Puréed green plantain stew with tuna. Served with rice and plantain chips.
Or in spanish this is called, sango de verde con atún.
Sango is a dish from Ecuador. It’s made from green plantains that are grated and then boiled with water to make a thick stew. Traditionally, you can add shrimp, chicken, beef, tuna, or pork. Seafood is common of the ecuadorian coast and how I’ve always made it. Sango can be served straight from the soup pot or baked (in which case it’s then called cazuela). It is a great gluten-free option so I’ve revived this old dish in my kitchen. I bet it would also make a great, hearty vegan stew on it’s own or by adding something like potatoes and root vegetables. And while I don’t eat soy anymore (phytoestrogens), I do miss my tofu and can imagine it tasting phenomenal in this dish.
There are many different variations, but here’s how I was taught:
Sango de verde
3-4 large green plantains (not yellow/black as those are sweet maduros)
Water – I really don’t measure but I’d guess about 4-5 cups.
Half a green bell pepper
Half an onion
2 cloves garlic
3 tbsp oregano
1 tbsp red chili flakes
2 tbsp cumin
Salt & pepper
1/2 cup natural peanut butter (optional)
Protein of your choosing
Chifles or maiz tostado (can be bought in Latin groceries)
Grate the plantains and set aside. Dice the pepper and onions and sauté in olive oil. Dice or smash the garlic and add in next. Once you’ve got those great smells going, add in the grated plaintains. I like to stir them around a bit, incorporating the oil and veg. Then I’ll add the water. Start out with 3-4 cups and let it boil for a bit, stirring often or the bottom will burn. When you first add the water it will seem like a lot but it thickens quickly. You will then add in more water as needed in 1/2 cup increments. It’s a stew so that’s the consistency you’re going for. Some people like it thicker, or thinner, so add water as you choose.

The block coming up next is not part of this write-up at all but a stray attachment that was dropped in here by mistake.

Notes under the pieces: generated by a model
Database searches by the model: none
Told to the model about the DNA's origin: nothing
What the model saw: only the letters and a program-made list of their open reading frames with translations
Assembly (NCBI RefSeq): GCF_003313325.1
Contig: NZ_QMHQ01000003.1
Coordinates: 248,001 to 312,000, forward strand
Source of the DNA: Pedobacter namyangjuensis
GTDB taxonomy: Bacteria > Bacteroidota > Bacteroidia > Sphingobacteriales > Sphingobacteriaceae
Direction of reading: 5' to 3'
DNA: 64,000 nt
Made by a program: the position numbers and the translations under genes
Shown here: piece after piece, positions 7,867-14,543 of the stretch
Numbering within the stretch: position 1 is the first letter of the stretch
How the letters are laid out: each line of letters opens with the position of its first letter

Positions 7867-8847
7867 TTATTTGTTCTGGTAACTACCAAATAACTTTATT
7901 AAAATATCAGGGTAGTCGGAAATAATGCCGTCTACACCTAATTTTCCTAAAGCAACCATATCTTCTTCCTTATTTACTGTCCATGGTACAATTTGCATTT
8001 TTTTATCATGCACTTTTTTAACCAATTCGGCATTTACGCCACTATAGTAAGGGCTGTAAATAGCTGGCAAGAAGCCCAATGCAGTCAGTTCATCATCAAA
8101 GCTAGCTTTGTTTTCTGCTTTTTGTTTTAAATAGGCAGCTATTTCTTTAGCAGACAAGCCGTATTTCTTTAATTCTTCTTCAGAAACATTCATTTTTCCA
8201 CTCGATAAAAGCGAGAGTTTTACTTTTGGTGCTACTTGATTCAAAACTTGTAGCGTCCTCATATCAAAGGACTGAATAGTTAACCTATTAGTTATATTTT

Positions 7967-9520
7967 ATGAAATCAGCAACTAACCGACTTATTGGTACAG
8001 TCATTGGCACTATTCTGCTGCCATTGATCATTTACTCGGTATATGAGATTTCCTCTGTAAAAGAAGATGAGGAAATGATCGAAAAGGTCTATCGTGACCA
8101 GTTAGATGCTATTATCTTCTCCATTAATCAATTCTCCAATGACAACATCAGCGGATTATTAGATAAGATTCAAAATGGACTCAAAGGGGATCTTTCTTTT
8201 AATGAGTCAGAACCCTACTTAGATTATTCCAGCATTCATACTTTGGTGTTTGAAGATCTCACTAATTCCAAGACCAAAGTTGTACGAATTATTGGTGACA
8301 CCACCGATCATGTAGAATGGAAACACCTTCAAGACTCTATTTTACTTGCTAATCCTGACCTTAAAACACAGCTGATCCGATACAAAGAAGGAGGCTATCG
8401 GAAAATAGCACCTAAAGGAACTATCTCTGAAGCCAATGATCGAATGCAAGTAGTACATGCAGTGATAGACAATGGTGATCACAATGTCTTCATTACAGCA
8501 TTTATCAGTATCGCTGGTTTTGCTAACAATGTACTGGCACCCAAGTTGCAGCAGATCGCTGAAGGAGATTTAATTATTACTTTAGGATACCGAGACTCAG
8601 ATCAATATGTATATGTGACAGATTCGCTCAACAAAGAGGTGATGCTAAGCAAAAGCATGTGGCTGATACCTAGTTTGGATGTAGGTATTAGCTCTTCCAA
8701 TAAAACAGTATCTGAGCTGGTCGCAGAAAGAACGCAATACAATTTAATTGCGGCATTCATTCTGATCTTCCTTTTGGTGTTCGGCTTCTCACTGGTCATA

Next, add in all the spices. I really don’t cook with precise measurements but I gave it my best guess here. Taste and adjust as you choose.
Many recipes call for peanuts – a common ingredient in ecuadorian cooking. If you choose to add this, add in the peanut butter at this point and stir well until it’s well incorporated. Some people like to microwave it first with a little water and add it in liquified. You can do that, but this way works fine too and saves the extra dirty dish!
Lastly, you’ll add in your protein if you are choosing to do so. Allow it to simmer long enough to cook it through. My favorites are shrimp and tuna, respectively.
Serve piping hot over rice. Serve with lime wedges. This is a must. A major flavor component to this dish is the fresh lime you squeeze on this. You can also serve with chifles (plantain chips) or maiz tostado (crunchy corn kernels). I think that texture is important because everything else in this dish is soft so a little crunch goes a long way.
You can also serve with aji criollo, a fresh spicy salsa. I’ll post that recipe another day but it’s basically hot pepper of your choosing, onion, garlic, cilantro, tomatoes. All diced up in lime juice and salt and pepper. The pepper you choose will determine how spicy or mild it is. It’s my favorite and I can eat it on its own!